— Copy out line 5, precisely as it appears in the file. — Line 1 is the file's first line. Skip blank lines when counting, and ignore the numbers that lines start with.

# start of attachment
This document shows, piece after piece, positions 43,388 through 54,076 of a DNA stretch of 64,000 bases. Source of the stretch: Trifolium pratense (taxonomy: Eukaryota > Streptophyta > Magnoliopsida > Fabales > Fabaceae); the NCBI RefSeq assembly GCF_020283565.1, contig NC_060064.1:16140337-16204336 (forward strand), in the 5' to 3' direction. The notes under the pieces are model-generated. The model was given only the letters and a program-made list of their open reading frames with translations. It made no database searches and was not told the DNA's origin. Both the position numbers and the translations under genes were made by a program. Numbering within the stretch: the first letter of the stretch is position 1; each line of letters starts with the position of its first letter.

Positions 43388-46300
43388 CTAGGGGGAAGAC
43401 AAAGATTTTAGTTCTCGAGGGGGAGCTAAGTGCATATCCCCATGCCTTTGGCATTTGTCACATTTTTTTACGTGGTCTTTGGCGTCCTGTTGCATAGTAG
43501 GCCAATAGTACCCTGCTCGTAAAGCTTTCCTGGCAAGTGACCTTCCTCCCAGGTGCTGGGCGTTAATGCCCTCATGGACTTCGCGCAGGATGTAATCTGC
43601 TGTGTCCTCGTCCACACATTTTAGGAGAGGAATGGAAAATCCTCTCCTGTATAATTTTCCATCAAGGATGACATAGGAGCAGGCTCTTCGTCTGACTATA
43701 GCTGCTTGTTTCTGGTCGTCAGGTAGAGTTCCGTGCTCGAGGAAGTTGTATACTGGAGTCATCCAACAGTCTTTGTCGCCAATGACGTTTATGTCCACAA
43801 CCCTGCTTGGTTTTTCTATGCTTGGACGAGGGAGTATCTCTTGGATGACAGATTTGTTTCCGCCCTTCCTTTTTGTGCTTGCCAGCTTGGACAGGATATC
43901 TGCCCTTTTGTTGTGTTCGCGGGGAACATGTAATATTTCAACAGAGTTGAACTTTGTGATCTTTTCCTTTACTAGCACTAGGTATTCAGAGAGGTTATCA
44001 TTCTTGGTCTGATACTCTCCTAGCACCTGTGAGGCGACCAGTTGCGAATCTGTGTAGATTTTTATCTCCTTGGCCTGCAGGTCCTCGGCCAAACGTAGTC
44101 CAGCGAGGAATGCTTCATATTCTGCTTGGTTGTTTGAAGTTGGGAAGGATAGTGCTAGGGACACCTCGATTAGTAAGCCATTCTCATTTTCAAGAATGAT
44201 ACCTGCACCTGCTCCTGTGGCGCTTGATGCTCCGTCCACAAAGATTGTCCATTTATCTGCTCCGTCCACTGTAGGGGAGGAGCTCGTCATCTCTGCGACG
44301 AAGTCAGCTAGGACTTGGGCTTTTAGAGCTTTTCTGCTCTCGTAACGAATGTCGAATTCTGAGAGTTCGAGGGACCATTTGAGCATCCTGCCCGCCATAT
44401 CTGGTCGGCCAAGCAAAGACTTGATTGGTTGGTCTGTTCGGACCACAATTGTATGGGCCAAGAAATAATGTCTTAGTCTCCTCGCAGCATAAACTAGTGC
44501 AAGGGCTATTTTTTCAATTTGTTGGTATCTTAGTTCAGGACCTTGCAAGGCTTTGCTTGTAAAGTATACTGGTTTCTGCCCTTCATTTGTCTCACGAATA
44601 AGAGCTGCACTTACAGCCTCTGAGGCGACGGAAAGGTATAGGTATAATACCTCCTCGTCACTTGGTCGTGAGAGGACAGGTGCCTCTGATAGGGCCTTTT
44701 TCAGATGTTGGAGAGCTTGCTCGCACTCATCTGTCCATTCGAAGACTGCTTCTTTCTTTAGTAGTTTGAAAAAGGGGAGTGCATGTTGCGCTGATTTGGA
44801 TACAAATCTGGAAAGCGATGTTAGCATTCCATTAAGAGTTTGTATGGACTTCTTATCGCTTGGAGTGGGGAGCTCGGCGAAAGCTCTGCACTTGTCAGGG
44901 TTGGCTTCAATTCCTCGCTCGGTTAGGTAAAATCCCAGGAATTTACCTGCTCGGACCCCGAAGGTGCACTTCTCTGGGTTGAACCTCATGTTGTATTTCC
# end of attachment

43501 GCCAATAGTACCCTGCTCGTAAAGCTTTCCTGGCAAGTGACCTTCCTCCCAGGTGCTGGGCGTTAATGCCCTCATGGACTTCGCGCAGGATGTAATCTGC